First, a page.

In Support of Support Staff
By their very definition, the support staff of Hollywood – the writers assistants and script coordinators – exist to make writers’ jobs easier. Since the start of the strike, this help from assistants who hope one day to become WGA members has been enormous and unending.
On Monday, during a rally and picket at Netflix organized by the advocacy organization PayUpHollywood, the support staff were recognized, celebrated, and reminded that the WGA strike is about securing their future as well.
A series of speakers including both WGA members – several of whom started out as assistants – and representatives from supporting organizations lauded the support staff of Hollywood as “the heart and soul of the industry.” In addition to WGAW Board Member and PayUpHollywood’s co-founder Liz Hsaio Lan Alper, who served as MC, the rally featured remarks by WGA Negotiating Committee member John August, WGA Negotiating Committee Co-Chair Chris Keyser, and WGAW members Bradley Estrin and Joelle Garfinkel.
“Nothing would get done without you and we are grateful to have you,” Alper told the crowd during her opening remarks. “Even though this labor action has directly affected all of you, we want you to know that you are supported not just by writers, but by the entertainment community at large.”
Many of the speakers amplified PayUpHollywood’s message that support staff are not paid enough to live in Los Angeles. With the strike shutting down production, many assistants have experienced financial hardships. Monday’s rally included a resource fair in which representatives from supporting organizations discussed some of the ways they have tried to help assistants in need.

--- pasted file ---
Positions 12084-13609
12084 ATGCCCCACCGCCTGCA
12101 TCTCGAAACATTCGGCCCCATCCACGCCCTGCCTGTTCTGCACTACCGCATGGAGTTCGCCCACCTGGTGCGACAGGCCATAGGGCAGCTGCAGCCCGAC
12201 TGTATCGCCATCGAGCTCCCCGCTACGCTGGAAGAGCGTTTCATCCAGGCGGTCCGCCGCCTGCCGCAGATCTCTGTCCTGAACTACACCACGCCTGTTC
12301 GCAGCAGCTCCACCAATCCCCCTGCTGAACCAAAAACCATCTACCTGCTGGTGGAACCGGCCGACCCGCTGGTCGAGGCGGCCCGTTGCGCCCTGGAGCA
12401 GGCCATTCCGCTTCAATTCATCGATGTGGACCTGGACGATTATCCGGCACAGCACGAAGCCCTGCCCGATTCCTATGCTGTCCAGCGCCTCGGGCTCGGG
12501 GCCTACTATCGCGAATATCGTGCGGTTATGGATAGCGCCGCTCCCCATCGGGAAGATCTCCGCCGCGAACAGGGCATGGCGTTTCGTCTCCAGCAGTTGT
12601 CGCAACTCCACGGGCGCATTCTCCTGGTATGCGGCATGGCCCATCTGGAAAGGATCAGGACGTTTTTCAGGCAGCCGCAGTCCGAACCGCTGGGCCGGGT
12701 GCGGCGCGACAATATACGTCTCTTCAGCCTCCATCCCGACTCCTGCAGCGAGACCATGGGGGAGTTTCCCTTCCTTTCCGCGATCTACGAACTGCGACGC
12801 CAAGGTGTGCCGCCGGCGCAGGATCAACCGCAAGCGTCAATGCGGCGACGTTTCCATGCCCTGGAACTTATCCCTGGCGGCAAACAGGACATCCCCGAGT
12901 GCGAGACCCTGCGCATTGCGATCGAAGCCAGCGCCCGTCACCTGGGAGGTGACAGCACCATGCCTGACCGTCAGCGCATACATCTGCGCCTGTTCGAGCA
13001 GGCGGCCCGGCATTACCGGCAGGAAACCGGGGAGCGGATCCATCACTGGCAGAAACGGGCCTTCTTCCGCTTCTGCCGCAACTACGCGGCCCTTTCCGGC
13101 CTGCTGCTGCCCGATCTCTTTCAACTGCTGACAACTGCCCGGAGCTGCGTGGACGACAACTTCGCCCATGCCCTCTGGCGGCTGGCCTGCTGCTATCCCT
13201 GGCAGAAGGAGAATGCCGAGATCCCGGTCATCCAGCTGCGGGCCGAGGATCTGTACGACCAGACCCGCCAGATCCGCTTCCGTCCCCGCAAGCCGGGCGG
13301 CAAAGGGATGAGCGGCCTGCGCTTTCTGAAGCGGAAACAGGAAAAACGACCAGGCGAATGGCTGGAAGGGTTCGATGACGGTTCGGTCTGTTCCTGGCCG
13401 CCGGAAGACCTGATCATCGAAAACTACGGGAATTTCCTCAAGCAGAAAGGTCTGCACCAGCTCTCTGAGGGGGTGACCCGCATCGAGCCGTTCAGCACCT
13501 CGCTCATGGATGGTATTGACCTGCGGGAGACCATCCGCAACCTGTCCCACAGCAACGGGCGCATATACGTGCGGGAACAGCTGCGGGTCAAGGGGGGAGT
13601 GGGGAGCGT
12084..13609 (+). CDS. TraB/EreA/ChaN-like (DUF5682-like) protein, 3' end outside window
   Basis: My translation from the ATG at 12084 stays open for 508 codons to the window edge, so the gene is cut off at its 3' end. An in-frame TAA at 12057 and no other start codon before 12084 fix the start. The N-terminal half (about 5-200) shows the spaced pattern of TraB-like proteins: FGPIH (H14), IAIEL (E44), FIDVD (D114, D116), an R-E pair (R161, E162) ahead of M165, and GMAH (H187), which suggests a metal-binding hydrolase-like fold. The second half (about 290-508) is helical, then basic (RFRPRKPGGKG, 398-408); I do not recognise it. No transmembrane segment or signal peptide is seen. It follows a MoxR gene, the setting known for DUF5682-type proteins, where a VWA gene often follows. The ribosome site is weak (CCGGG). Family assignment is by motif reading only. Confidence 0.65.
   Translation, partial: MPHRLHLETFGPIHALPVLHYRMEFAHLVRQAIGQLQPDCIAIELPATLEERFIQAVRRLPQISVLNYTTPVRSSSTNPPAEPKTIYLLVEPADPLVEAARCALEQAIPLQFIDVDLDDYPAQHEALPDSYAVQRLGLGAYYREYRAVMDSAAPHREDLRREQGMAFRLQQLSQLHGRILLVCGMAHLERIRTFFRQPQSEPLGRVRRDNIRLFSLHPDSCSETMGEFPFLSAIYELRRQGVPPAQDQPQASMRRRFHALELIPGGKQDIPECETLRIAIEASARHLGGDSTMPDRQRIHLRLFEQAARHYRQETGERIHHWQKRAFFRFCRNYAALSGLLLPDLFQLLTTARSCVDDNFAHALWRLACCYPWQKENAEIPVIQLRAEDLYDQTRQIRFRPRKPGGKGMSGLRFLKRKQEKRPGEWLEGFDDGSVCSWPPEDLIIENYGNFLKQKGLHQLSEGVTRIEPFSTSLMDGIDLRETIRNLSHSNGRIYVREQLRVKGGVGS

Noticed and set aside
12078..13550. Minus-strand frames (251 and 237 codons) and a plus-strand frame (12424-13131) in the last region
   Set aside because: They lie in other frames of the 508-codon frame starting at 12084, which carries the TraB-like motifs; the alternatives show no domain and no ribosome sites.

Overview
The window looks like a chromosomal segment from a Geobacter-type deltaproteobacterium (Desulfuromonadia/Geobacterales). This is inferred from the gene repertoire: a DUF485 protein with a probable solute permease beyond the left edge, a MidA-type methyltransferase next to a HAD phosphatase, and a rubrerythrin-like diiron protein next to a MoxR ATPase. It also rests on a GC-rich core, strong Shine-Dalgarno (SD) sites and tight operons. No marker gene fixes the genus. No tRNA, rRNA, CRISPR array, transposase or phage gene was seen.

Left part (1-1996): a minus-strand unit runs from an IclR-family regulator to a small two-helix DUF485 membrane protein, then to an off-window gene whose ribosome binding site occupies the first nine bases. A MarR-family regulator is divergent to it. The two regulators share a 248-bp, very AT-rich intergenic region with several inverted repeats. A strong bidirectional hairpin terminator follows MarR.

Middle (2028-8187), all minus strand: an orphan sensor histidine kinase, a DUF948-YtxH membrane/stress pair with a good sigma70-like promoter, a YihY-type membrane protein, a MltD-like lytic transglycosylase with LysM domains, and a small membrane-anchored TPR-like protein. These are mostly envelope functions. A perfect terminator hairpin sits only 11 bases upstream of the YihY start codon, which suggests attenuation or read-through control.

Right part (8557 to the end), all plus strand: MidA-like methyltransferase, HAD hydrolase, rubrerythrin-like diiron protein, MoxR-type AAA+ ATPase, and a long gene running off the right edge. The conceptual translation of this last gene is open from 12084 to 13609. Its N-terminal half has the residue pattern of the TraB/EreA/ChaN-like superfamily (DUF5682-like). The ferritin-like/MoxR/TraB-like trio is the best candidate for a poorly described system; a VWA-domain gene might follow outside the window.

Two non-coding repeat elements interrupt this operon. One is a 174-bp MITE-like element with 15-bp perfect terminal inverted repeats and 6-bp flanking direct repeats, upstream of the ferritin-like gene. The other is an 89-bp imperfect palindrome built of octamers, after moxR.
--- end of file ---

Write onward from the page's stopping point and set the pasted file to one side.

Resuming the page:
During his Scriptnotes podcast in 2019, August and co-host Craig Mazin asked listeners to identify an issue that was important to them that was not being talked about. Listeners began submitting stories about assistants being unable to earn a living wage. Alper and Deirdre Mangan founded their organization around the effort to address this situation. PayUpHollywood releases an annual survey about the composition and pay of support staff.
“Those jobs were classically the first rung on the ladder to success,” August said Monday. “It’s how I worked my I worked my way up. But that ladder was broken, because nobody could afford to take these jobs, and they couldn’t make a living in this town.”
Joseph Mwamba, co-chair of the non-member support group WGA Virtual Mixer, noted that assistants are trained to anticipate and address needs in production. That mindset has carried over to the picket lines as non-member coalitions organized during the early days of the strike to bring snacks, coffee, food and other necessities.
After helping to stock the picket lines, the WGA Virtual Mixer turned its attention to the support staff because, as Mwamba said, “it’s time someone solved the problem for you as well.”
“The mixers and the pickets are nice,” Mwamba said, “but when this started, we thought, ‘What’s something we can do to actually help you?’”